Black smoke blew dirty embers into Williams’ eyes and made him blink.
‘On reflection, it may have been unwise,’ he said to a captain from the 5/60th foot, whose green-jacketed riflemen extended the piquet line on the flank of the Light Company.
‘Too much of a temptation,’ said the captain. It was four days after the aborted attack and Williams and the 3rd Battalion of Detachments were once again on the west bank of the Alberche. ‘The lads would not like to think of the Frenchies sleeping snugly in their old camp.’
Marshal Victor’s men had made themselves very comfortable during their stay, running up row on row of little thatched huts. The British had now burned them because the French were coming back. Williams had also felt that the redcoats – and many officers – had enjoyed the simple boyish destructiveness of setting torches to the roofs. Then the wind picked up and blew strongly from the east, sweeping the clouds of thick smoke across the river. As outposts of the division, the Light Company could see very little.
The Spanish were behind them once again, having passed through them earlier in the day. On 24th July General Cuesta had led his army in pursuit of the French. The British stayed at Talavera. Sir Arthur would not advance until the promised supplies and transport were delivered and none had appeared. Daily rations were reduced once again. In three days the Spanish were back, chased by a heavily reinforced Marshal Victor, and the Third Division was part of a British covering force sent out to protect them as they retreated. The redcoats burned the old French huts because they were there, and because it would have seemed a shame to let them stand.
‘If you will excuse me, I had better check on my left flank,’ said Williams.
‘Well, good day to you. Do not forget that we’ll be going back any minute now so make sure the order is passed along.’
Williams passed Rudden. ‘Anything to report, Sergeant?’
‘No, sir. Can’t see a lot, though.’ There was the faintest hint of disapproval in his voice, as if Williams were personally responsible for the smoke.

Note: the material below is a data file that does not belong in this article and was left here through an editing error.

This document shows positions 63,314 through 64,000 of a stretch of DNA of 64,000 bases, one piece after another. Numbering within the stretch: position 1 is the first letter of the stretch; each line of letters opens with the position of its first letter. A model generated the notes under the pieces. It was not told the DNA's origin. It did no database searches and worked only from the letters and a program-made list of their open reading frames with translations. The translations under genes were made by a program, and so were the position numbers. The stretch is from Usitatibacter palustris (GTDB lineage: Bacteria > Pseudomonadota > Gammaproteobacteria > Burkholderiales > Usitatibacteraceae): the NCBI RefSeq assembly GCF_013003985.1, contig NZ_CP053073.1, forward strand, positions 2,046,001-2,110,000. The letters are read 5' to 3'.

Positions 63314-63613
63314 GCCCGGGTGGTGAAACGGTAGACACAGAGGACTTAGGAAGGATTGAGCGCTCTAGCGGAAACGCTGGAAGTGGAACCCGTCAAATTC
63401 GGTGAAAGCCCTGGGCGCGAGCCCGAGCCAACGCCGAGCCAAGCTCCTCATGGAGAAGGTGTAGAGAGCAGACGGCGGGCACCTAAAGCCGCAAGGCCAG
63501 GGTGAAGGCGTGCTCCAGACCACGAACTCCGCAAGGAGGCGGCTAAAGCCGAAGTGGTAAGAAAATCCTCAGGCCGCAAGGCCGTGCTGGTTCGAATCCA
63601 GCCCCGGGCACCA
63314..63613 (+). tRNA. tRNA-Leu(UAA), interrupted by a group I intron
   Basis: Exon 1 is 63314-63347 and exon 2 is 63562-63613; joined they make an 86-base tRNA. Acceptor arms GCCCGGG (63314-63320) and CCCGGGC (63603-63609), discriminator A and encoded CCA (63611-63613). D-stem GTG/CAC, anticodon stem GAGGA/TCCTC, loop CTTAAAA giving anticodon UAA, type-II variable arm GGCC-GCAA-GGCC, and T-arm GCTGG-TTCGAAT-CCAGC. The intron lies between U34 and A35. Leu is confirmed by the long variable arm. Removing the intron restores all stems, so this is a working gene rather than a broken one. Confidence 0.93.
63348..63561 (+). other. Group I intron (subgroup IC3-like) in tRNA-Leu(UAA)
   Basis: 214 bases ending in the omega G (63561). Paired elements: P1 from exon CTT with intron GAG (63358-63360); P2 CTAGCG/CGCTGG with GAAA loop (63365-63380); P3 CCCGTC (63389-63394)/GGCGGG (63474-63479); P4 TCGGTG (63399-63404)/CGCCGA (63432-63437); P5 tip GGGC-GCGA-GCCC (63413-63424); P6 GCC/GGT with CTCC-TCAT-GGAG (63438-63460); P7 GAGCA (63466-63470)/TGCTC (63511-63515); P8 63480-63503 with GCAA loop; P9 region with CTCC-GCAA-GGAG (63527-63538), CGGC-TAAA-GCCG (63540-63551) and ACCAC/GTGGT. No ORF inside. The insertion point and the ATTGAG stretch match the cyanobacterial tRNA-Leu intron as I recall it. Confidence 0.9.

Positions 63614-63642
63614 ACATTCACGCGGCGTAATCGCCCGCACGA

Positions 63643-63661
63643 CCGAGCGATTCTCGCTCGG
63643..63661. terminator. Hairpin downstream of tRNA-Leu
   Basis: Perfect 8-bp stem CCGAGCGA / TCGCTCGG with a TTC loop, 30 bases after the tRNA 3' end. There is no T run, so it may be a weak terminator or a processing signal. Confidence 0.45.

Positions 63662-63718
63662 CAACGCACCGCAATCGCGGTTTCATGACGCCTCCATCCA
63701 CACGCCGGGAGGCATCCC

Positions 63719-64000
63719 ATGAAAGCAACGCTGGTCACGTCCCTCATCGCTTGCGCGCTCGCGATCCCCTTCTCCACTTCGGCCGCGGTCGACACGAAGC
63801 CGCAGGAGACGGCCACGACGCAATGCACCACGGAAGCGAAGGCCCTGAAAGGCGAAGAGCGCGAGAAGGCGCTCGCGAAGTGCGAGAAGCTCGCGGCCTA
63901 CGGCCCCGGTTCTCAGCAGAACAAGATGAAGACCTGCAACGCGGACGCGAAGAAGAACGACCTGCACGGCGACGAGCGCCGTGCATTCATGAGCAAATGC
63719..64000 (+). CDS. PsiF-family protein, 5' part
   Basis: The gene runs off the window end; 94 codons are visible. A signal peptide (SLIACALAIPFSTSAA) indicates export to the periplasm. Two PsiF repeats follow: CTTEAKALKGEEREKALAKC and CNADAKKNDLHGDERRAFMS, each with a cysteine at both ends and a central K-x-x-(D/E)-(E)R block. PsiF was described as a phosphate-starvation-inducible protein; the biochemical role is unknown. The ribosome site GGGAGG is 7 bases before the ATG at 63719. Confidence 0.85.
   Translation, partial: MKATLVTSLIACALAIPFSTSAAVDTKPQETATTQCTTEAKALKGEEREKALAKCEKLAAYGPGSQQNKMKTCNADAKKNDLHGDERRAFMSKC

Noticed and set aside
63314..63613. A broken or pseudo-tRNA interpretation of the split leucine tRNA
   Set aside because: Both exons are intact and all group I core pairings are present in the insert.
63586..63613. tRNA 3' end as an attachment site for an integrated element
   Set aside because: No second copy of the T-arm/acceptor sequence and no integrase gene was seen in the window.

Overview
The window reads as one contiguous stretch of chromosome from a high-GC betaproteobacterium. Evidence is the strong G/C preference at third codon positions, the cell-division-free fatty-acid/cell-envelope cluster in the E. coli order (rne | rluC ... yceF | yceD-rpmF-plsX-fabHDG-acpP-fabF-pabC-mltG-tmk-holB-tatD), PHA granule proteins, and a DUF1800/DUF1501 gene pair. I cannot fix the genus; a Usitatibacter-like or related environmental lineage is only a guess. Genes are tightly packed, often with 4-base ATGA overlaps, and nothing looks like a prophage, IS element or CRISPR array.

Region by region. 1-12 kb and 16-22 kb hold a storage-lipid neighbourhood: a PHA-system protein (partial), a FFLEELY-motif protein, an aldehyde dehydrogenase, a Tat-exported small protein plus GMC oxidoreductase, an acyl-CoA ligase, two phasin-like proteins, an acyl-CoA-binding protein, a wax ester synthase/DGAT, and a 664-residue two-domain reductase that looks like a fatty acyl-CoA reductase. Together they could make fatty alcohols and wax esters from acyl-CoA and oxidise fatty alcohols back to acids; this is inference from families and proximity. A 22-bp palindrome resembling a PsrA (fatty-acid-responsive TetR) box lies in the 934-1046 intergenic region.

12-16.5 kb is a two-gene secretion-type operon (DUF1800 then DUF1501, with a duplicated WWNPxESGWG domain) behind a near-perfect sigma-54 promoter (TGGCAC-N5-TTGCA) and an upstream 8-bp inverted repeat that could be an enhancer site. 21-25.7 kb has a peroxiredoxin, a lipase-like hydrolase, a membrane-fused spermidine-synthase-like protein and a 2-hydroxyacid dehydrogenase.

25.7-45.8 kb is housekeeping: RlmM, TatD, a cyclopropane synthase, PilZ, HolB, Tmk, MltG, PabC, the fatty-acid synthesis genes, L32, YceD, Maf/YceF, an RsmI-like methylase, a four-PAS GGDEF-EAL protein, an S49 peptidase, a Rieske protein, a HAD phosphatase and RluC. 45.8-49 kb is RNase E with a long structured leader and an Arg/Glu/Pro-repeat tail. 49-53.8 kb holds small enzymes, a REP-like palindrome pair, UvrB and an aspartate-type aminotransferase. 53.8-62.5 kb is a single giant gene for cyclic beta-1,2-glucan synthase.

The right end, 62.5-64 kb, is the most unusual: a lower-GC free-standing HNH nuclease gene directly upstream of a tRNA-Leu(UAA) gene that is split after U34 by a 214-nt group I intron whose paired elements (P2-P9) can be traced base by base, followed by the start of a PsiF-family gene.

‘I know. Be ready to pull back to the brigade.’
The brigade major appeared, riding carefully between the stunted trees and scrub. With him was Hanley, who hailed his friend and dismounted to walk with him as the piquet line pulled back.
‘What news?’ asked Williams as soon as the Light Company was formed up and moving. He let McNaught lead them, and walked at the rear.
‘The French are coming. Forty-five, maybe fifty thousand of them with King Joseph and Sebastiani’s corps as well as our old friend Marshal Victor.’
Williams whistled softly. The numbers were daunting, far bigger than anything he had ever seen. With the Spanish and British there might soon be almost one hundred thousand men meeting to shoot and stab each other. ‘Will the Spanish fight?’ he asked.
‘Cuesta was all for making a stand on the other bank of the river.’
Williams shook his head at such folly.
‘It took hours for Wellesley to persuade him to cross to this side,’ continued Hanley. ‘The old man is boasting that he made Sir Arthur go down on his knees and beg.’
‘Why?’ Williams was genuinely baffled.
‘Well, he has so few victories to his name.’
‘Maybe Dobson and I should not have rescued the old fool.’
Hanley laughed. There was a simplicity about his friend which was so very refreshing after the last few days. ‘He is grateful. Indeed, there is a gift waiting for you – at least if any of his staff remember about it. It is a fine Andalusian mare.’
‘Side of beef might be more welcome.’ Williams and the others had watched the Spanish drovers and servants driving large flocks of sheep and herds of pigs and cattle ahead of their army. Their allies appeared to be enjoying everything they failed to provide for the redcoats.
The Light Company marched for a mile, following the main track through the trees until they reached a patch of more open ground filled with parties of redcoats. Several battalions were there, their arms piled into neat pyramids, their packs off and laid out in rows for each company. Some groups had already lit fires and were starting to cook, although no doubt the stews they were making were short on everything apart from water and wistful hope.
‘Looks like we are settling in for a while,’ said Williams. It was barely one o’clock and seemed too early to halt for the night, but perhaps they would rest for a few hours. ‘Will you stay and see Billy?’
‘Afraid not, so give him my best.’ Hanley had spotted the general and his staff riding up to a walled farmhouse with a pair of high towers. No doubt Sir Arthur wanted to look out from the position and see whether there were signs of the enemy. ‘I had better report to Colonel Murray.’
Williams watched his friend ride away and then glanced back the way they had come. There were small groups of soldiers stood to arms as an outpost line to protect the camp. The men were not far away, on the edge of the clearing where the groves of low trees again started to become thick.
‘Sergeant Rudden, Sergeant McNaught!’ he called. ‘Would you join me for a moment.’